Jen Soska: The scene after the rape is so intentionally long because it’s the last time you really see Mary in the film. She has those perfect tears and she realizes everything she was aspiring to be has shattered. It’s a metaphor, in a lot of ways, for our experience in the film industry. I’ve had all my ideals of what I thought was the film industry destroyed.

Slyvia Soska: It’s a transformation scene right after the rape, and it’s a testament to the caliber of actor Katie is. She had to perform a lot of scenes without words, and if you watch the film I think you can really see what she’s going through. But, some people are so used to the shock of horror and they just want to see her tits.

Jen Soska: It’s really a different take on the subgenre. She was raped, yes, but all her ideals were also raped away from her in a sense. She realizes that everything she has been sacrificing herself for is not of value; it’s not what she thought it was.

BD: Given that it takes palce in medical school, how much research did you have to do?

Jen Soska: Sylvia did a lot of research.

Slyvia Soska: My mom had an inoperable brain tumor when we were really young and this really great micro surgeon came in. My mom just wanted him to try anything because she just had two new twin daughters, and he did it. He saved her life. He’s a brilliant, brilliant surgeon. But, he also does paintings of people being eaten by wild animals, usually a bear. I thought that was so strange. A surgeon’s job is cutting into people and I think that has to have an effect on their psyche.

Jen Soska: Slyvia extensively researched it. We write to impress one another, and when she wrote the opening scene, I read it and I was like, how did you know this stuff? It was also important when Mary gets into body modification, we had someone who had medical experience with that side of things on set, and we used his method of stitching, not really the way a surgeon would do it.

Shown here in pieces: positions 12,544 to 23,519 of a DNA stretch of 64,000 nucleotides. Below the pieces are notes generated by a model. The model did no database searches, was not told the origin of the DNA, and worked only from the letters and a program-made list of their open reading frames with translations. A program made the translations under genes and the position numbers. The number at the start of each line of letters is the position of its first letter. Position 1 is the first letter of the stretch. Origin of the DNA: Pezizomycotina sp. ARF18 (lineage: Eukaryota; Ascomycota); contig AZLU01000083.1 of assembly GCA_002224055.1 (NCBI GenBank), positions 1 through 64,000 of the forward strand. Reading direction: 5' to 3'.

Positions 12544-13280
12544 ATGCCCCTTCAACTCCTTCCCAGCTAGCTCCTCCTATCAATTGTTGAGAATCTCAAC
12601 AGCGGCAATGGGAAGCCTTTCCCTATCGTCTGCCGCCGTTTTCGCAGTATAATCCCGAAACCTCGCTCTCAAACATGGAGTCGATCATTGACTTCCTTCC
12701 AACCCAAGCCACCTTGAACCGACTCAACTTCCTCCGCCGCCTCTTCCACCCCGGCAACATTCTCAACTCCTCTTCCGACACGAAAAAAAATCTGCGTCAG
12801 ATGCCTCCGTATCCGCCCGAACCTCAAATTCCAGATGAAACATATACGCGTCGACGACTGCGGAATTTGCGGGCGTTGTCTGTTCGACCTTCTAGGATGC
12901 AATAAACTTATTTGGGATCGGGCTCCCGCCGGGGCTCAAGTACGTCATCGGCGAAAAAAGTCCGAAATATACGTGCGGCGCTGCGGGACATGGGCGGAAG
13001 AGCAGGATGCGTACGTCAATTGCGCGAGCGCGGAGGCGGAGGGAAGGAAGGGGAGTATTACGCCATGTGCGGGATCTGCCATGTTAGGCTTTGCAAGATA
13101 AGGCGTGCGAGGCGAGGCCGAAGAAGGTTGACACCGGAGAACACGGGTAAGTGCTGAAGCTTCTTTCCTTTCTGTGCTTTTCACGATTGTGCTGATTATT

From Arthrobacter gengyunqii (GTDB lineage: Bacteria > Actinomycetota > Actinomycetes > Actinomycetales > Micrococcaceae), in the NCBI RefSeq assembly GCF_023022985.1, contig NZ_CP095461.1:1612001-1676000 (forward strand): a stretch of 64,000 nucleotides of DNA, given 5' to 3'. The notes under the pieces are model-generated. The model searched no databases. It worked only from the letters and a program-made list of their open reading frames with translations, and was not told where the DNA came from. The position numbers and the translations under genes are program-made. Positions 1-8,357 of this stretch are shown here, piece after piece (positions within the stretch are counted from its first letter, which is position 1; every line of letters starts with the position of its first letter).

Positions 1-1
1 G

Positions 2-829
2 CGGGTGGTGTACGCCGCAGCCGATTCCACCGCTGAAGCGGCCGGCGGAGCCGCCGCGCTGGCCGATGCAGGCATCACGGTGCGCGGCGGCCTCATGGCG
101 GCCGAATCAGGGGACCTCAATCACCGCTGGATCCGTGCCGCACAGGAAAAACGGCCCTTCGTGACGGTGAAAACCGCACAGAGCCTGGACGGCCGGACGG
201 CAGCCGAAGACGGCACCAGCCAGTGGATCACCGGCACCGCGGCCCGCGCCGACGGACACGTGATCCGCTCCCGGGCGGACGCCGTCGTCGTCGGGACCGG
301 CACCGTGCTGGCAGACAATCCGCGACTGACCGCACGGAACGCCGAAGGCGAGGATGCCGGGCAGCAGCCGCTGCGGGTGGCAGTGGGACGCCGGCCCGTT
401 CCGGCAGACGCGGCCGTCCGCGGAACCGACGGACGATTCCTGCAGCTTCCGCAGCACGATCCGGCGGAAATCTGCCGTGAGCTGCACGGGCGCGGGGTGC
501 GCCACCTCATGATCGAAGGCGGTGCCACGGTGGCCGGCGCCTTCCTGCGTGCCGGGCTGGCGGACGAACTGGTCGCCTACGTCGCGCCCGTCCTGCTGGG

Sylvia Soska: I hope the movie opens up a dialogue about cosmetic surgery. If you want to get 3D implants in your forehead, it’s frowned upon, but if you want breast implants that’s okay. It’s about people’s safety, and you’re not going to change what people want to do, but you should be able to protect them so they don’t injure themselves. Young kids can seriously hurt themselves.

BD: There’s been a resurgence of strong female leads in horror, and American Mary very much fits into that. Why did you want to bring back this ideal, especially as female directors and writers?

Jen Soska: We grew up on horror movies in the ’80s and I loved Freddy, and Jason, and Mike Meyers. But when Halloween would come around, there was nobody for a girl to dress up as.

Sylvia Soska: I thought it would be cool to mix the final girl with the antagonist. I don’t know if you’ve ever made a female angry, but sometimes they come back a little crazy afterward. I think sometimes they should be locked up, the way the act, it’s complete insanity. So I thought to mix them was a really cool idea, people get bored with the same shit all the time. Katie was so great, so passionate about the characters and it was exciting to collaborate with her.

Jen Soska: Mary is really the new evolution of the final girl. When I was a little girl I was watching Alien with my mom and I was so scared for Ripley and my mom said, “Don’t worry, it’s Ripley, she always wins.” Little did I know this was the evolution of the final girl, a strong badass. Now you have Mary, and her real villain is herself.

BD: You have a line of comics coming out?

Sylvia Soska: We get to do a version of all our scripts in graphic novels with First Comics. It’s going to be the director’s cut because there’s no budget with comic books. We’re the writers and everything. I hope comic book version of me is hot. I’d bang comic book me.

Jen Soska: You’d bang any version of you.

BD: Anything else you want people to know about American Mary?

Sylvia Soska: The only reason we got to make American Mary is because people really supported Dead Hooker. Monster Pictures is releasing in New Zealand and Australia, Universal International is doing it in Germany, UK, and Switzerland, and Anchor Bay is doing Canada. The more attention the fans give to it, the bigger the release will be. If they like unique movies like this, they’ll see less remakes.

Jen Soska: There are studios that look at all the social media, twitter, and facebook. The fans have no idea have no idea how much power they have.